11 kitchen garden ideas for gardeners with tiny spaces
THE STANDARD INSIDER
| Sep 26th 2020 | 6 min read
In capitalism one eats food they pay for. You pay for the food from your pocket or by farming it yourself.
On Tuesday this week, the Ministry of Agriculture, Livestock, Fisheries and Cooperative, launched the model kitchen garden developed in collaboration with Scaling up Nutrition Civil Society Alliance (SUN CSA Kenya).
“Kitchen gardens are the easiest ways households can ensure inexpensive supply of fresh vegetables, herbs, spices and other plants,” Anne Nyaga, the Chief Administrative Secretary, said at the event.
The model kitchen garden, located at Kilimo House in Upper Hill, Nairobi, is the centrepiece of the call by the Government for families to cultivate home-based gardens, “at least one million kitchen gardens across the country,” Nyaga said.
Affordable food at home
“The focus is not only to make food available but also improve the nutritional quality of that food: nutrition is the difference,” said Martha Nyagaya, the chair of SUN CSA Kenya board during the third national nutrition symposium which was running concurrently with the launch of the kitchen garden.
Evidence shows most vegetables consumed by households in Nairobi are grown along polluted rivers and streams using wastewater – which contains heavy metals and other toxic chemicals.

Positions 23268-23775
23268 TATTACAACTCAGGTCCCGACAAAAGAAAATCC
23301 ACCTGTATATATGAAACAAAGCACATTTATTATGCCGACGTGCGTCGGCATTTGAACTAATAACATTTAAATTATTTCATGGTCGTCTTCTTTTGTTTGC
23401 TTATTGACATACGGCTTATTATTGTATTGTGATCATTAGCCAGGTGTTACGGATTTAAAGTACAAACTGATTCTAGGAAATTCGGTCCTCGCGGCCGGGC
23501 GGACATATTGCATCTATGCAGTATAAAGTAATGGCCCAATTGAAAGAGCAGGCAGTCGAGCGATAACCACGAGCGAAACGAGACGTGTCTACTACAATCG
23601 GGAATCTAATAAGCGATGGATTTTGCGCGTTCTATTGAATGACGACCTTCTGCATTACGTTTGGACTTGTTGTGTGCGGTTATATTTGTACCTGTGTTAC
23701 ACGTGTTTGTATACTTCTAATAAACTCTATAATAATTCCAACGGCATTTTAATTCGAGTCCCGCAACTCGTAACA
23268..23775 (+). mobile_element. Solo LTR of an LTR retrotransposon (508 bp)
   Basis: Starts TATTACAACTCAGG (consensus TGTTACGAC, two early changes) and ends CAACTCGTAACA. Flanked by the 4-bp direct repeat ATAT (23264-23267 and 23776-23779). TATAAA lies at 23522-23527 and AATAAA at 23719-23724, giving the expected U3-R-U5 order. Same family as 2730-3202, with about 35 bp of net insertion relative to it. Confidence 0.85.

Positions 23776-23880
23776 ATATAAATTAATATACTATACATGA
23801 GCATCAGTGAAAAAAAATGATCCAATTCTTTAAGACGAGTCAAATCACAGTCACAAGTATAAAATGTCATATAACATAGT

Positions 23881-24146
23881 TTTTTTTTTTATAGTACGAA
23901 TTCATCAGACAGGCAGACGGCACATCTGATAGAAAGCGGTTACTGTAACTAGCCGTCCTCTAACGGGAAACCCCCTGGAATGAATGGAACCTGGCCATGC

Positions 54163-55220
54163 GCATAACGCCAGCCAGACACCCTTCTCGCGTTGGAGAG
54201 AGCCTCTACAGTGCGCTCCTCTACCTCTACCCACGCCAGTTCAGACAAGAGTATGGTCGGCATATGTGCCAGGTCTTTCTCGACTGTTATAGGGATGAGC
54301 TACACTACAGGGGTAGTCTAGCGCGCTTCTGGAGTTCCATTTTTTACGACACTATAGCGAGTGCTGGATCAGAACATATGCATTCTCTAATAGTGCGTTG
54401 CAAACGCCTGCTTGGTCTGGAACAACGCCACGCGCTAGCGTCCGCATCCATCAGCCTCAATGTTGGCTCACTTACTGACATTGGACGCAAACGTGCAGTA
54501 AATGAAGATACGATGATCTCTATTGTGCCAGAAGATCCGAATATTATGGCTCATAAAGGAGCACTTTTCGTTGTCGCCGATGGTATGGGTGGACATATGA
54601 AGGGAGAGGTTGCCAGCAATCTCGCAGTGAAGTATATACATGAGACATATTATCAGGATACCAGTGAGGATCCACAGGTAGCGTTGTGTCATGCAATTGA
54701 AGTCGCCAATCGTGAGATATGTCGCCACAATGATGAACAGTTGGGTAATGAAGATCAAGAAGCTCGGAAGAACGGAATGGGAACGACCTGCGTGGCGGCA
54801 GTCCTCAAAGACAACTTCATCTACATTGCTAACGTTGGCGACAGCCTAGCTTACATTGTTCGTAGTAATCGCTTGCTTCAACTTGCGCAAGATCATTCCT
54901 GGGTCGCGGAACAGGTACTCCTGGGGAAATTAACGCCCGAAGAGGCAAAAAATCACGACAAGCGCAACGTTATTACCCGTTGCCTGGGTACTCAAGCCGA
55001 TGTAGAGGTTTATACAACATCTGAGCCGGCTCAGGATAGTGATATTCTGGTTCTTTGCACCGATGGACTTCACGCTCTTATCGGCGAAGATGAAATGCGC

“Developing your own kitchen garden assures your family of a high nutrient diet that is not toxic to your body and cannot cause cancer,” said Nyagaya.
The Nairobi County Assembly adopted the Water and Sanitation Services Policy last year which outlaws use of sewage water and wastewater to irrigate crops.
For those interested in setting up a kitchen garden, here are some of the easy-to-implement technologies one could use to develop the system.
1. The wick irrigation garden
This is a simple garden that employs use of jerry cans and a wick measuring 30cm long and 2cm in width. The wick – much like with a kerosene lamp – draws water up to the soil where the crop is growing. The can is sliced in such a way the lower half holds water in which the wick is dipped and the upper half holds the soil, the plant and the wick. Most medium-sized vegetables like spinach and cabbages would do well in a wick garden. Mounted on a wooden frame, the wick garden would easily fit in any amount of space.
2. Tyre garden
Do you have used car tyres of any size? If you do, do not worry how to dispose of them. Cut the tyre to remove the inner rims on both sides. Place it on the ground to form a circle and fill it with soil and manure. The tyre garden can be used to grow herbs like rosemary, fruits like strawberry and vegetables like kales.
3. Simple drip irrigation garden
With used plastic containers and a wall (or a pole) one can establish a simple drip irrigation garden. The best containers would be 5-litre jerry cans. The cans are cut in such a way they would be easy to fix on the wall or a pole and placed vertically one above another. At the top of the cans, a water-holding container with a hole at the bottom – from which water would drip when the cover is open – is erected and operated.
4. Micro garden
The micro garden is simple to develop and best suited for city dwellers with nothing much than a balcony to grow food. It involves use of plastic containers like buckets to carry soil and manure. One can hang the buckets from the balcony ceiling or just arrange the buckets on the floor. The micro garden is watered regularly based on the crop’s water needs.